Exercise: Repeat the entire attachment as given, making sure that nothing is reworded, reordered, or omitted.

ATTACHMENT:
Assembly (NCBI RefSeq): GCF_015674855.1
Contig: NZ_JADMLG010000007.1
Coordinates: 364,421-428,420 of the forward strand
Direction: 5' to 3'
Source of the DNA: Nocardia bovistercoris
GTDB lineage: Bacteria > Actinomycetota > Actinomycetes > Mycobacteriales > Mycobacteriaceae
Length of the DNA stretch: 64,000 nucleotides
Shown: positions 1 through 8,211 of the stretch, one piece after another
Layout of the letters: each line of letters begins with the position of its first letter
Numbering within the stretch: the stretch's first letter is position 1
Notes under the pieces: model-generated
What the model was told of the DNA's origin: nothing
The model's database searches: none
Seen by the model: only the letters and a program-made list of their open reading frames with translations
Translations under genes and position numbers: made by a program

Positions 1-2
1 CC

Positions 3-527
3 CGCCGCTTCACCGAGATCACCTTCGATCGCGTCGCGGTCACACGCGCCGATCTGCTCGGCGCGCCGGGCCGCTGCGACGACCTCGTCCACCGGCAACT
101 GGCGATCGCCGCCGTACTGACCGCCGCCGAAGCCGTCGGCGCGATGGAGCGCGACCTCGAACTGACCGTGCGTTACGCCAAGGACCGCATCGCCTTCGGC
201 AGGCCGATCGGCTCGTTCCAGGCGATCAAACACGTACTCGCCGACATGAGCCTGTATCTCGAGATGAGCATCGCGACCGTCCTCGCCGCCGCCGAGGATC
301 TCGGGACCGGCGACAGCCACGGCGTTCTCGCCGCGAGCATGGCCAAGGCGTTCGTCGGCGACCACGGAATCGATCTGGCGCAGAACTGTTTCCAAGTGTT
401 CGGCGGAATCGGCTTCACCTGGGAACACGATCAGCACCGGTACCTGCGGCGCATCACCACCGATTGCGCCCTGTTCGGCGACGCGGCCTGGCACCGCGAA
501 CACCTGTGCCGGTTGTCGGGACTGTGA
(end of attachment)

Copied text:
Assembly (NCBI RefSeq): GCF_015674855.1
Contig: NZ_JADMLG010000007.1
Coordinates: 364,421-428,420 of the forward strand
Direction: 5' to 3'
Source of the DNA: Nocardia bovistercoris
GTDB lineage: Bacteria > Actinomycetota > Actinomycetes > Mycobacteriales > Mycobacteriaceae
Length of the DNA stretch: 64,000 nucleotides
Shown: positions 1 through 8,211 of the stretch, one piece after another
Layout of the letters: each line of letters begins with the position of its first letter
Numbering within the stretch: the stretch's first letter is position 1
Notes under the pieces: model-generated
What the model was told of the DNA's origin: nothing
The model's database searches: none
Seen by the model: only the letters and a program-made list of their open reading frames with translations
Translations under genes and position numbers: made by a program

Positions 1-2
1 CC

Positions 3-527
3 CGCCGCTTCACCGAGATCACCTTCGATCGCGTCGCGGTCACACGCGCCGATCTGCTCGGCGCGCCGGGCCGCTGCGACGACCTCGTCCACCGGCAACT
101 GGCGATCGCCGCCGTACTGACCGCCGCCGAAGCCGTCGGCGCGATGGAGCGCGACCTCGAACTGACCGTGCGTTACGCCAAGGACCGCATCGCCTTCGGC
201 AGGCCGATCGGCTCGTTCCAGGCGATCAAACACGTACTCGCCGACATGAGCCTGTATCTCGAGATGAGCATCGCGACCGTCCTCGCCGCCGCCGAGGATC
301 TCGGGACCGGCGACAGCCACGGCGTTCTCGCCGCGAGCATGGCCAAGGCGTTCGTCGGCGACCACGGAATCGATCTGGCGCAGAACTGTTTCCAAGTGTT
401 CGGCGGAATCGGCTTCACCTGGGAACACGATCAGCACCGGTACCTGCGGCGCATCACCACCGATTGCGCCCTGTTCGGCGACGCGGCCTGGCACCGCGAA
501 CACCTGTGCCGGTTGTCGGGACTGTGA